In the older countries of the world. Wo
believe that your visit will prove of unique
and permanent value to our many associa
Chairman Honda of the National Com
mute of Japan:
Your presence among us has been a
blessing. Our leaders and principal direc
tors have learned much from you uliout the
nrancy ana growth or tne association
of which you yourself were a
foster father. Best of all we saw
In you an Inspiring incarnation of
single hearted generous devotion to
its service as a secretary. We are
grateful to you and to the friends in
America whom you represent, and pray
that your visit among young men of other
lands may be even more helpful. We beg
you to bear our greetings to all the move
ments you touch along the way.
There is a rare appreciation in this letter
of thanks to Mr. Weldensall from Kioto
We have felt greatly honored In seeing
your kind face today. We thank you for
the beautiful and helpful instructions which
you have given us. We shall earnestly try
rrom this time on to establish the Kingdom
of Heaven upon the earth. We pray that
the bussing of God may be upon you for
ever. Amen.
(Signed) The Young Men'a Christian As
snclations of the Student Association of
Kioto: Imperial fnlverslty fhlenkal.
loshlsha. Modlral College, Commercial
School and the Government College.
The Nanking students In this letter show)
the Impression he made upon them:
It was a great blessing to us that Mr.
Robert Weldensall addressix! our meeting
on December 14. At thst tlm he brought
us greetings from all other meetings whloh
he had held. We are very much obliged
to him and very greatly touched by his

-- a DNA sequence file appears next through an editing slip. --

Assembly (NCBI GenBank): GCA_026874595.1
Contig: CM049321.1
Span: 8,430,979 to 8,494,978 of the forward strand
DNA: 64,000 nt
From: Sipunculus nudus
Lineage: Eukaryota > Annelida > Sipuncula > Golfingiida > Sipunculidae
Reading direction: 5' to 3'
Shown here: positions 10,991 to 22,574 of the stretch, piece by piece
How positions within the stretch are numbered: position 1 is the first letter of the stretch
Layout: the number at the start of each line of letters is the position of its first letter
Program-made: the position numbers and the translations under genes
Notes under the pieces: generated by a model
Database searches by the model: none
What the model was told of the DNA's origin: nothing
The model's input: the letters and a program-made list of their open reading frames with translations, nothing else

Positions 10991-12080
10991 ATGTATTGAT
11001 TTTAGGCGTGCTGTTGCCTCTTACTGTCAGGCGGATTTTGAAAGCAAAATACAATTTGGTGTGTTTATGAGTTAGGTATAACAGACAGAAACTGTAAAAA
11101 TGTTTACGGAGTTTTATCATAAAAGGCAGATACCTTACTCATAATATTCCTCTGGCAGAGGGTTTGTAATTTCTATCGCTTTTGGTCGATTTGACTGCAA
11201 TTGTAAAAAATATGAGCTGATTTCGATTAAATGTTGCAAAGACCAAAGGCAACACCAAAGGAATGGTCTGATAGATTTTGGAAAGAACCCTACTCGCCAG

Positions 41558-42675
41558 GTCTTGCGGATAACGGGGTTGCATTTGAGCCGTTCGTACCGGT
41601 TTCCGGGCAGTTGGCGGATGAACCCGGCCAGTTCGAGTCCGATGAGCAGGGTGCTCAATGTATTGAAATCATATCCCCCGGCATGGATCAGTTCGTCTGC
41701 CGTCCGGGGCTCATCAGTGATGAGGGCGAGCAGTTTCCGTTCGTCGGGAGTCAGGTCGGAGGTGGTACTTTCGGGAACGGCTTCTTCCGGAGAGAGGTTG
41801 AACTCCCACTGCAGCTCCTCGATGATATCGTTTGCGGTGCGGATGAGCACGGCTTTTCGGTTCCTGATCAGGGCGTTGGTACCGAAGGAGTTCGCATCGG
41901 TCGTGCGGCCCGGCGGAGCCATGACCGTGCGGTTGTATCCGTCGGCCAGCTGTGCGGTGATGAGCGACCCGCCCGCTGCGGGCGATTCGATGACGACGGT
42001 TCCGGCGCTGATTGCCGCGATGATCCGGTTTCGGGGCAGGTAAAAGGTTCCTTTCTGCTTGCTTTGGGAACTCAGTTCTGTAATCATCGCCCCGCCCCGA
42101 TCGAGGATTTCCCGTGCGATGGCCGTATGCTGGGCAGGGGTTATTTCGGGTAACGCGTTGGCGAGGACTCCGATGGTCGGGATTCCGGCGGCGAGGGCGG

speech. We cannot thank Ood enough that
he has sent to us this most honorable old
man. We were specially touched by tha
greetings of the late Sir George Williams,
the lamented founder of our association.
Herewith we ask Mr. Weldensall to greet
you all In the name of our Common Master.
Wishing Uiat God may be with you always
and help you all ceaselessly In whatever
line you work, we remain, etc.
Mr. Weldensall treasures a letter front
the members of the Toung Women's Chris
tian Association Bible class In Toklo signed
by fourteen of their members In Japanes
characters, acknowledging the great ln
spiration of his enthusiasm.
On his return to New Tork he was ten
dered a dinner at the I'nlon Leo rue club
by Mr. A. E. Marling, where many of his
friends and colleagues were present tat
listen to the story of his remarkable
Mr. Weldensall Is Immensely appreciative
of the kindness of his friends and asso
ciates who provided him .the opportunity
for this lourney.
Administrator Yokura of New Chwane;
writes to Robert Weldensall appreciatively,
of the association's service to Japan:
The late war has given us many object
lessons. None the least of them Is that